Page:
Working Bikes / Blackstone Bikes

I needed a new bike for the spring.  'Ol Blue was in rough shape after the winter.  The front chainring got bent; the rear wheel was bent; the frame was showing a lot of rust; and the gears stopped working.  The old-school caliper brakes were rough in any kind of wet, even just riding through a puddle.  But, mostly, I was tired of the weight.  It was so heavy.  People zipped past me on modern road bikes, smooth as you please.  One-speeds, fixies, all the snobby hipsters -- everyone was passing me like I was standing still.

Now, some of this had to do with my backpack -- drill, driver, batteries, block plane, square, tape measure, lunch, water bottle, lock.  But, I was getting stronger, and better at navigating traffic all winter, and I felt like the bike was holding me back.  

The new ride.  I've since added a rear rack and a tool bag.  The bicycling carpenter.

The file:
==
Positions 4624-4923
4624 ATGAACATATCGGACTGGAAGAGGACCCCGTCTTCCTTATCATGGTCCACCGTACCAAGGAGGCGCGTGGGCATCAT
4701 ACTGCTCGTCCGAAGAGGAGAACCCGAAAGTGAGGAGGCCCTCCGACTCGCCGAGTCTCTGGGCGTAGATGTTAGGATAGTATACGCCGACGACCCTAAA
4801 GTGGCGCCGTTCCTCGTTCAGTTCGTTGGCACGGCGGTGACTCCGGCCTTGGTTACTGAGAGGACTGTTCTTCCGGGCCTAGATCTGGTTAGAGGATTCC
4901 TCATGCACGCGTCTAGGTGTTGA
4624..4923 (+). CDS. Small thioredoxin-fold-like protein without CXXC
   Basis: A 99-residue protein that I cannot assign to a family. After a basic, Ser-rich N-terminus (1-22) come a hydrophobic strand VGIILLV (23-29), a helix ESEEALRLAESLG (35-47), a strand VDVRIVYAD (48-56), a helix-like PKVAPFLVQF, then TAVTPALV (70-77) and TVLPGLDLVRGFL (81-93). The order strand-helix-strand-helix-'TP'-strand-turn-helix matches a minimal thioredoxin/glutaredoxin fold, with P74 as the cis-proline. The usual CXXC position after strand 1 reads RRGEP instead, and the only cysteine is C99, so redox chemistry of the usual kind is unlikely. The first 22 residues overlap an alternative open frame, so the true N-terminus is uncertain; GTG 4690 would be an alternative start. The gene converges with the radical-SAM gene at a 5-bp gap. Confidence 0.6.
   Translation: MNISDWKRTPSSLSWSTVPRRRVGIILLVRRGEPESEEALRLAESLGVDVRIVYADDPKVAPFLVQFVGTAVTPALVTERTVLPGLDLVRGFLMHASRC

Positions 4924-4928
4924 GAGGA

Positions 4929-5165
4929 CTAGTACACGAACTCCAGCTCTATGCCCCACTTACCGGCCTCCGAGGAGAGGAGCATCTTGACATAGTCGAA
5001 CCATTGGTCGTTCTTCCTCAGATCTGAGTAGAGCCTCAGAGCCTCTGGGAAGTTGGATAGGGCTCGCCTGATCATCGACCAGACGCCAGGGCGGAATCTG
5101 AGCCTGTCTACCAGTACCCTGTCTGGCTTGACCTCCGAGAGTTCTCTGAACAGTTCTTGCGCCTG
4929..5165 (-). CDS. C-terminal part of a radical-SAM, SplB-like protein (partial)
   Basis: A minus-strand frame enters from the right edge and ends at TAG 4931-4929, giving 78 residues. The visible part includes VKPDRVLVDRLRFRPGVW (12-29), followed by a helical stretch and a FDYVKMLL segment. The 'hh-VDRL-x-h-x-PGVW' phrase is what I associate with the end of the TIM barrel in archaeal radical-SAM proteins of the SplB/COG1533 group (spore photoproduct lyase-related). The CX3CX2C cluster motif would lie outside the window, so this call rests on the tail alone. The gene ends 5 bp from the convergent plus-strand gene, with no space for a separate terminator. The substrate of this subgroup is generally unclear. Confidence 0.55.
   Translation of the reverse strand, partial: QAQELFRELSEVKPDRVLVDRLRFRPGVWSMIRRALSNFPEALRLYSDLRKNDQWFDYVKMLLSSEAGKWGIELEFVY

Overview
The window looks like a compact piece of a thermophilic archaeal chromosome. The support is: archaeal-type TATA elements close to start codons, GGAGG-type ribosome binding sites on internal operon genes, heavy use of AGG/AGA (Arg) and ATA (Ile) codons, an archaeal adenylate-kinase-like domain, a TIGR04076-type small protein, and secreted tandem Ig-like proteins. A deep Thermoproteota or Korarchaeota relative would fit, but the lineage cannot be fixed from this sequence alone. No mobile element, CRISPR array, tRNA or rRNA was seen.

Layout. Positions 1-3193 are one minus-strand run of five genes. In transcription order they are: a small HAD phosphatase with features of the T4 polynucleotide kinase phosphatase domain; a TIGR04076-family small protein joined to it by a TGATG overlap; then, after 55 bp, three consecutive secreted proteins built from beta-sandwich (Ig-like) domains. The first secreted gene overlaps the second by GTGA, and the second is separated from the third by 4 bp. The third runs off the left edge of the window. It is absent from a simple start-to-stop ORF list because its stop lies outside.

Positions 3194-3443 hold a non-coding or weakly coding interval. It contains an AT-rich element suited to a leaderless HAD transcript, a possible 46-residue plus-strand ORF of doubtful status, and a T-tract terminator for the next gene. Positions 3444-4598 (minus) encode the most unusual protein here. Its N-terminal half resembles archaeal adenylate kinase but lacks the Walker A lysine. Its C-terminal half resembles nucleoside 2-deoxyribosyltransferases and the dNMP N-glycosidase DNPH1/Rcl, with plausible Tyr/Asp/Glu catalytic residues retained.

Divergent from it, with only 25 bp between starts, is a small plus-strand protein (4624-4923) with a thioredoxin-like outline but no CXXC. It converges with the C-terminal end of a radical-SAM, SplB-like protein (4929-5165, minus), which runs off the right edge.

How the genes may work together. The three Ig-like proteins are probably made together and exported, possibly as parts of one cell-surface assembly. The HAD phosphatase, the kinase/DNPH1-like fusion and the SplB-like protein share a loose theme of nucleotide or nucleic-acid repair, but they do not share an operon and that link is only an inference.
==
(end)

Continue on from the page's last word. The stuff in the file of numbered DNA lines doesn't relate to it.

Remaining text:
So I upgraded for spring.  I ended up with a 1987 Schwinn World Traveler, snappy in black with gold and pink accents.  It has new straight-across handlebars, new brakes, new tires, tuned-up wheels, and restored original derailleur.  The12 gears and shifter are SunTour, a solid, sought-after component group.  I added the bar ends and zip-tied flashlights for nighttime visibility.  The difference is amazing -- I felt like I used to be pedaling through mud, constantly uphill, wheels rubbing the brake and chain wobbling off the gears.  But the real story has less to do with the bike itself and more to do with where I got it.  

Page from 1987 Schwinn catalog.  My bike, same color scheme, is in the upper left corner.  Image courtesy of  bikecatalogs.org.